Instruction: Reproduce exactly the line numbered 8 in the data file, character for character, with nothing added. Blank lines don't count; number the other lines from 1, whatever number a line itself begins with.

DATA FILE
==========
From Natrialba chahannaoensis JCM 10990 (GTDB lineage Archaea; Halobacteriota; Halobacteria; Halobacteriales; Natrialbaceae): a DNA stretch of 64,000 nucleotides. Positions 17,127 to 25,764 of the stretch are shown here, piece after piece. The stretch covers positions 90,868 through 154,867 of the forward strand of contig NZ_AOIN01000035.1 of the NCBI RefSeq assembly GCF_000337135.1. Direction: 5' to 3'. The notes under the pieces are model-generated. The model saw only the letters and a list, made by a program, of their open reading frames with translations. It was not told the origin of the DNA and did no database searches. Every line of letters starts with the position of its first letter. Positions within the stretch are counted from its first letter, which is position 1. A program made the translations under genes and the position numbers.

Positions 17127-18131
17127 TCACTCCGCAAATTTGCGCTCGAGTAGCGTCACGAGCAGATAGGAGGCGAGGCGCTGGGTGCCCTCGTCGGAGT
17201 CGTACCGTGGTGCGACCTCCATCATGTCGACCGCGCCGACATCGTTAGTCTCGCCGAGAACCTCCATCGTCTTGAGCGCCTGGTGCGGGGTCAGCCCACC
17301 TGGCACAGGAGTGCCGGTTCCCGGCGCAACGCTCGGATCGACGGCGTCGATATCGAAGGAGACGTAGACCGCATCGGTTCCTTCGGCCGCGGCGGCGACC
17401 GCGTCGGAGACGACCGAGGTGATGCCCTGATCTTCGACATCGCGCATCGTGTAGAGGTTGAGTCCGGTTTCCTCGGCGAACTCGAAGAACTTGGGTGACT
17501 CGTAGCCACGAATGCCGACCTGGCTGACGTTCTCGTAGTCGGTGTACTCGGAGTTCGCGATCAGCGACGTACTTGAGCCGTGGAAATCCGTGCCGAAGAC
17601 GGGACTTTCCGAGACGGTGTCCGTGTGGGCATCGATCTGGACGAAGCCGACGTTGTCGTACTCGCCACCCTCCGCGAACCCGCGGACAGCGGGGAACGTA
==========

17601 GGGACTTTCCGAGACGGTGTCCGTGTGGGCATCGATCTGGACGAAGCCGACGTTGTCGTACTCGCCACCCTCCGCGAACCCGCGGACAGCGGGGAACGTA